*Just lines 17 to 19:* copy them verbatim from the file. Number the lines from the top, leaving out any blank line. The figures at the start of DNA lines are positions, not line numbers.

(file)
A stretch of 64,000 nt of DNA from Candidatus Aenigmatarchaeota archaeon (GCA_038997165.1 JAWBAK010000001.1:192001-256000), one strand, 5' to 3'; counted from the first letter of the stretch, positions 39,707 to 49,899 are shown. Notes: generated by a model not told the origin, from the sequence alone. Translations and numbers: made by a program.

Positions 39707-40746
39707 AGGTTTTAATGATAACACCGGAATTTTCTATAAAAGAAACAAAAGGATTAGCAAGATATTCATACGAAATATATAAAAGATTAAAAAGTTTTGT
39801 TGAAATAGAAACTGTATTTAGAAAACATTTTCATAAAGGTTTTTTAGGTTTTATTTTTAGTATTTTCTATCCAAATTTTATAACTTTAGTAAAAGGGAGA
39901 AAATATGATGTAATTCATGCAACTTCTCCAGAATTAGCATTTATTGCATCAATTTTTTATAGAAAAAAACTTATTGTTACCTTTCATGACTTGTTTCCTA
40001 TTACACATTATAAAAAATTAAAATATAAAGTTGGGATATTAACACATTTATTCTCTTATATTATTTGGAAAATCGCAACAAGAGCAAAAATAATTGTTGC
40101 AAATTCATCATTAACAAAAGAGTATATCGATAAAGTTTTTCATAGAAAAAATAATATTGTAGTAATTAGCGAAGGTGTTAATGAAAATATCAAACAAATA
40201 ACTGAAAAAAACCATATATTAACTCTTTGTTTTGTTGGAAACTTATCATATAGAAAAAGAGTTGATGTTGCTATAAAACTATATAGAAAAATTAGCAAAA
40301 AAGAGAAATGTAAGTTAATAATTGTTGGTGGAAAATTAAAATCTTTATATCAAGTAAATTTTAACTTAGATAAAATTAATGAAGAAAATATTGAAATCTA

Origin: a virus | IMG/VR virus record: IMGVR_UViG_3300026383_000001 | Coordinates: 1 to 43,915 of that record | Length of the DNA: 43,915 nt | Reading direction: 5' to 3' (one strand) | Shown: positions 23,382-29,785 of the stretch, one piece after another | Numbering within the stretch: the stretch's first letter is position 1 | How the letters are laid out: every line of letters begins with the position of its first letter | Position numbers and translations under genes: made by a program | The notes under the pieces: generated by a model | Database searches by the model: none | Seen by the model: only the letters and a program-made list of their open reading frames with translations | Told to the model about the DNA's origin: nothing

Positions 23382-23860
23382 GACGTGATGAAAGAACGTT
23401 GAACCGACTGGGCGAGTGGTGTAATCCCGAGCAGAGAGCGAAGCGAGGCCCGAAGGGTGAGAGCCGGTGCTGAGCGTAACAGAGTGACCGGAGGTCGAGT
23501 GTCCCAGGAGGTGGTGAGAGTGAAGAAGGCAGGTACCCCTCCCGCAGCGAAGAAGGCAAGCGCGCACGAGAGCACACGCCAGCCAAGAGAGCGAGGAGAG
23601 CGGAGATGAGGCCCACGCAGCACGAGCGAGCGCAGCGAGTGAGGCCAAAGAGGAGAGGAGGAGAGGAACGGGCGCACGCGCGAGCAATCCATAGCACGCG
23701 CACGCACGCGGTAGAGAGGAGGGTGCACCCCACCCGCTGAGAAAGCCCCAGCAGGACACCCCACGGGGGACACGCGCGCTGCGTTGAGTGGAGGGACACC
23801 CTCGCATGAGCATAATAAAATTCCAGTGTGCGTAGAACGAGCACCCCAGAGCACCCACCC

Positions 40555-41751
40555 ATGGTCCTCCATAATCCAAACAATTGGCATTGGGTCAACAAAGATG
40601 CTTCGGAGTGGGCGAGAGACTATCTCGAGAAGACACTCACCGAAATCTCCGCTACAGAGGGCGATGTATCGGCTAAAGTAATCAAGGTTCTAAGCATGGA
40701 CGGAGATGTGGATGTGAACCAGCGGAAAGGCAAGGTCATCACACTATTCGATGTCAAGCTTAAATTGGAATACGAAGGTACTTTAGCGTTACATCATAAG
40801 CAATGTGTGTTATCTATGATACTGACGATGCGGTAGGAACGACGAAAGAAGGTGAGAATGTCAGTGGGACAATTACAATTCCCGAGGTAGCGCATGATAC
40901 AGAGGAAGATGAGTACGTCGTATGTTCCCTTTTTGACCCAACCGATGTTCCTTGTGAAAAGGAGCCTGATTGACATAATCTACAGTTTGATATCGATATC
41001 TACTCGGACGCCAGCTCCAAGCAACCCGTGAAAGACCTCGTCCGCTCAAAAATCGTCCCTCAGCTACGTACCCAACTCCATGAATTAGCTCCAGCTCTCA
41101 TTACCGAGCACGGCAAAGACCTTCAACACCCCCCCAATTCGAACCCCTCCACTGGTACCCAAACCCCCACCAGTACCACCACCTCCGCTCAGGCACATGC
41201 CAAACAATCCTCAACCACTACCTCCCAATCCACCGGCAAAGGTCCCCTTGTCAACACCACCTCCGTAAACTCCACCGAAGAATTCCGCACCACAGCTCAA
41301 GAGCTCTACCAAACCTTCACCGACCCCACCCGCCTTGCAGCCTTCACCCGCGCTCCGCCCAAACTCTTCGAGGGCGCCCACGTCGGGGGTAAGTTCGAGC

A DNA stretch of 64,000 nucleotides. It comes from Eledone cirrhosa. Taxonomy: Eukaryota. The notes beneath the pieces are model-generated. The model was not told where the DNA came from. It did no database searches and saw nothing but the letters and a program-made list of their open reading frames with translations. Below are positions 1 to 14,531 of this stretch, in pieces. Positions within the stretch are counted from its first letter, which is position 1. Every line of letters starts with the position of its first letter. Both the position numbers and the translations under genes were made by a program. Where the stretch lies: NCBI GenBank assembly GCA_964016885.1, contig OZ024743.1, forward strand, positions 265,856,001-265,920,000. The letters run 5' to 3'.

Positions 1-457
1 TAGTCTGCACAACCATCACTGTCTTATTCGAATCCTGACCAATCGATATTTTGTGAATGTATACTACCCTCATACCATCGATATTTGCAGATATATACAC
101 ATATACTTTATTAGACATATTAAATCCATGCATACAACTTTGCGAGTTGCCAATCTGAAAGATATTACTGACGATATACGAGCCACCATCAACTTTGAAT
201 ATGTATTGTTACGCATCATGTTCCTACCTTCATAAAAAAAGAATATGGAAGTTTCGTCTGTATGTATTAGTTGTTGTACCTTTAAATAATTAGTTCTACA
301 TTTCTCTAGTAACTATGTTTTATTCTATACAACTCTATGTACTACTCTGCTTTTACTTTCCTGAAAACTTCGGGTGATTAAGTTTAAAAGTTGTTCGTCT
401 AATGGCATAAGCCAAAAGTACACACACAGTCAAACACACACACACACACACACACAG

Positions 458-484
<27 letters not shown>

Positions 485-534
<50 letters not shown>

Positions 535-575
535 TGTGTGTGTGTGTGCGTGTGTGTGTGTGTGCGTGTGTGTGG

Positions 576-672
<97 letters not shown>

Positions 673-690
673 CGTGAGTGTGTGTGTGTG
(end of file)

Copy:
23801 CTCGCATGAGCATAATAAAATTCCAGTGTGCGTAGAACGAGCACCCCAGAGCACCCACCC

Positions 40555-41751
40555 ATGGTCCTCCATAATCCAAACAATTGGCATTGGGTCAACAAAGATG